Hummer Is Going, Going But Not Gone Or Forgotten
Hummer's going, going, but definitely not gone -- or forgotten. Not by owners or dealers and probably not by the long tail of the Hummer aftermarket and used-vehicle business. General Motors says service and warranty plans will be honored.
Hummer dealerships started closing their doors in 2008, when gasoline prices spiked and GM announced plans to sell the franchise. By the fourth quarter, about 5% of U.S. Hummer dealers had closed, and General Motors was loading the vehicles with incentives as high as $9,000 to get them moving.
Since the vehicles -- from the "smallest" H3 to the luxury version of the H2 -- range from $31,000 to $64,000, those high-point incentives averaged out to around 20% of vehicle price, the highest in the auto business. But that still didn't help sales in a time when people were snapping up the most fuel-efficient cars and trucks they could find -- unless they needed a pickup.
Hummer sales have dropped more than any other brand in the past two years: In 2008, sales dropped by 50% to 27,485 vehicles, and last year saw sales drop by over 50% to 9,046 vehicles. The firm says sales of Hummers went from 1.2% of GM's total sales in January 2008 to 0.2% last month.
In 2008, with sales on the skids and GM heading into trouble, then-CEO Rick Wagoner announced the brand was on the block. Indian automakers showed interest, but last year China-based Tengzhong agreed to buy the brand for a price later disclosed as around $150 million. The deal was supposed to close last month. The deal was extended until the end of February when Tengzhong couldn't get the Chinese government's approval. On Wednesday, GM said the deal is dead.
Ray Ciccolo, owner of Village Automotive Group, a dealership group that includes Norwood, Mass.-based Hummer Village, says he's not ready to give up the ghost. "I think they are just posturing," he says. "General Motors is trying to get the Chinese to kind of commit. And there are other people who have expressed interest in the brand, so I think they will be going forward and if they don't, there will be a market for them, because it's very strong, and we sell all of the used Hummers we can get. We can't get enough of them; where else are you going to go to get something like that?"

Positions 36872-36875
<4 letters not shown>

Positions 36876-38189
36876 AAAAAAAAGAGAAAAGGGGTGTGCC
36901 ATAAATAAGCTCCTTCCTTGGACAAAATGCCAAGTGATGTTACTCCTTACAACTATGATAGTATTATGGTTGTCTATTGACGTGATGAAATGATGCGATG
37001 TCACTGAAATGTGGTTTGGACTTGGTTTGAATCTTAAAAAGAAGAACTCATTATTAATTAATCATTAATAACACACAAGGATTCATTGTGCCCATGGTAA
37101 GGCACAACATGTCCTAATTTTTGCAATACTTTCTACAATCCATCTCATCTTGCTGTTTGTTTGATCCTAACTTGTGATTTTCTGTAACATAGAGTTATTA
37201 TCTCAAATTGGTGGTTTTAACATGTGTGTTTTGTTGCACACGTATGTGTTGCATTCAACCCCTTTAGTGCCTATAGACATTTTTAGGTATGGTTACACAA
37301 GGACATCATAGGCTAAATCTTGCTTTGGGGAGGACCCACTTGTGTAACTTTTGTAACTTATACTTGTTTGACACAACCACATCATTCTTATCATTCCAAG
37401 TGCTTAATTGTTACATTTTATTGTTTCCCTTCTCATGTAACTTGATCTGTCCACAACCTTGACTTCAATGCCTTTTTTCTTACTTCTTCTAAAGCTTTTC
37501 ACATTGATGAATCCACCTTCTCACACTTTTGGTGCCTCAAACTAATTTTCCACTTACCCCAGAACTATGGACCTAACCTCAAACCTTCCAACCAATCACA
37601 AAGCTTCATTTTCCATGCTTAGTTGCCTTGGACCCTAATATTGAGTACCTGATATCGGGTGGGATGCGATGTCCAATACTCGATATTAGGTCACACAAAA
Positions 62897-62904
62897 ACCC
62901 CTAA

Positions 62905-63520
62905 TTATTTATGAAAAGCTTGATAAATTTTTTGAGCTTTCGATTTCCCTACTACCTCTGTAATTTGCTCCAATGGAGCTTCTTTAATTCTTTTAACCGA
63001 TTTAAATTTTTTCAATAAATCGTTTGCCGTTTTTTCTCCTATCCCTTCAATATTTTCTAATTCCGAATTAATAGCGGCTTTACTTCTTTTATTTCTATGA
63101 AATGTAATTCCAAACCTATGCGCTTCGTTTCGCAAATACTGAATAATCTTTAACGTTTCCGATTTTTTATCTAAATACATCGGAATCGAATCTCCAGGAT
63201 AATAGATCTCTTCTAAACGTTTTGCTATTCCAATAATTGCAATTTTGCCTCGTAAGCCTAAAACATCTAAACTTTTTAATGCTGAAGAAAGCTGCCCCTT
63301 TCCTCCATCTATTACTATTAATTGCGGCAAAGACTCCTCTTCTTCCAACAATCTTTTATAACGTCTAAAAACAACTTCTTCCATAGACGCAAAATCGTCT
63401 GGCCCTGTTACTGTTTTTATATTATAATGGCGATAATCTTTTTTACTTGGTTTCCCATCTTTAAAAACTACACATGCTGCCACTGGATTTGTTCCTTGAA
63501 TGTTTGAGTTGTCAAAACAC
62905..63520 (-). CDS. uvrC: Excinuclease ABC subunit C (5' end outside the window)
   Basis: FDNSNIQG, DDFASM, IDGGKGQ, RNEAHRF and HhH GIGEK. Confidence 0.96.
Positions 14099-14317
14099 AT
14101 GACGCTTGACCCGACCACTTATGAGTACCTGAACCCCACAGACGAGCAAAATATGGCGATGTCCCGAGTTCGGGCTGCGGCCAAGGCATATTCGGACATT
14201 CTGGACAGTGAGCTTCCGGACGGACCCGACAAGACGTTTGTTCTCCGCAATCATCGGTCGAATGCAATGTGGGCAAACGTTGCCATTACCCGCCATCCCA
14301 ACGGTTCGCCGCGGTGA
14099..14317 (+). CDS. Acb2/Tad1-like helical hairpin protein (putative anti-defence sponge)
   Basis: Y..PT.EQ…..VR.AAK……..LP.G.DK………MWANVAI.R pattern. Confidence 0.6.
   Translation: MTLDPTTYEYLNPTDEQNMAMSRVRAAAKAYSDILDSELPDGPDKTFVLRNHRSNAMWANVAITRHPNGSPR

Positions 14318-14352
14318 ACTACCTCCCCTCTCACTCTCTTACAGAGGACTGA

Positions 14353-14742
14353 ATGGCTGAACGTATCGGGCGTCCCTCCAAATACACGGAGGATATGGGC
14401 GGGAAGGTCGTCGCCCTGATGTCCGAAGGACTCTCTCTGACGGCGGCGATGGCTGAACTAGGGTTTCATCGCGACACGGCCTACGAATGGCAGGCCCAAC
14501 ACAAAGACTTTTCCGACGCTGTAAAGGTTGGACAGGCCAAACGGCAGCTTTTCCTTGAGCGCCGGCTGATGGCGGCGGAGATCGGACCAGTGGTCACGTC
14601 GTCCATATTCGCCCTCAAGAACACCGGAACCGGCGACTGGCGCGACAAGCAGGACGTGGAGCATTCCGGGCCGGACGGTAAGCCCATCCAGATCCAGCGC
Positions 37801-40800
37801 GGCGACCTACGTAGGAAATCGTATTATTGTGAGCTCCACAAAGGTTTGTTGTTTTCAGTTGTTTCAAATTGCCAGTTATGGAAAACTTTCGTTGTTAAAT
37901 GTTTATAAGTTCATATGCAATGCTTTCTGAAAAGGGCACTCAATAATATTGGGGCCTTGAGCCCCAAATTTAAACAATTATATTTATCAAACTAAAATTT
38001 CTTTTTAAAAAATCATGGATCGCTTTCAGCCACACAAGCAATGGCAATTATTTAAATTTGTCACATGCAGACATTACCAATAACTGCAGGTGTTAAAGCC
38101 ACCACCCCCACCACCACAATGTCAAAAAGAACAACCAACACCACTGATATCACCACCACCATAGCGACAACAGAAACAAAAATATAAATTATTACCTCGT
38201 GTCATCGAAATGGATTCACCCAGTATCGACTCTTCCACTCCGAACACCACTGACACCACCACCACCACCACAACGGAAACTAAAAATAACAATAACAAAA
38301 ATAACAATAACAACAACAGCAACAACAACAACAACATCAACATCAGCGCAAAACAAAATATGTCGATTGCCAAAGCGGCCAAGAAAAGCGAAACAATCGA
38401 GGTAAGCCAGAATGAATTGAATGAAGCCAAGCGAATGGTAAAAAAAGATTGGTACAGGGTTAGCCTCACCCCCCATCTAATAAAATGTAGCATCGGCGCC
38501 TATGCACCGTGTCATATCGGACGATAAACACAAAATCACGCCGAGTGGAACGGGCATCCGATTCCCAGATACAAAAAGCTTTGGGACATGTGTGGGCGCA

A General Motors spokesperson insists the deal is dead. "Both parties made the joint decision to terminate the definitive agreement as they were unable to complete the deal, hence the announcement," he says -- adding that there are 153 Hummer dealers in the U.S., of which 16 are stand-alone, meaning they sell only Hummer. "All dealers will be handled according to the previously signed Dealer Transition Agreements," he says, referring to GM's plan last year to reduce dealerships. "We have not yet announced a timeline. However, the wind-down of a dealership typically takes several months."
One owner -- a Jacksonville, Fla., investment banker who owns an H2 -- says he's worried about parts and service, issues that GM says it will handle. "The first thing that goes through your head is, who's going to support the brand as far as being able to maintain the vehicles?" he says. "If you have issues, are there going to be parts in place? These are expensive vehicles, and if you plan on amortizing the expenses over many years, you wonder about finding someone who can maintain it."
He also says he is concerned about the resale value of the vehicle. "If I wanted to trade it in or outright sell it, what is the value?" As for the ownership experience, he says he likes the truck, although his wife is the main user. "The only negative is fuel economy, which is bad but consistent: 12 miles per gallon. But it drives very nicely, it's very quiet, and gives a very smooth ride and it's wide and roomy," he says.
Jeremy Anwyl, CEO of Edmunds.com, says Hummer isn't like Oldsmobile, another GM brand that was shuttered, because buyers could easily find similar vehicles. He says that because Hummer is unique, resale value may even grow as production ceases. "The trick with this is that they are distinctive -- the Harley-Davidson of SUVs if you like.
"Where are you going to go to get something like it when GM stops making them? You might find that since it can't be substituted easily, the demand maintains value in a way you wouldn't normally assume. When Oldsmobile went, there were other vehicles that matched. Not Hummer."
He also says that because under their skin they have GM parts, maintenance won't be a problem. "The H2, for example, is essentially a Chevy Tahoe."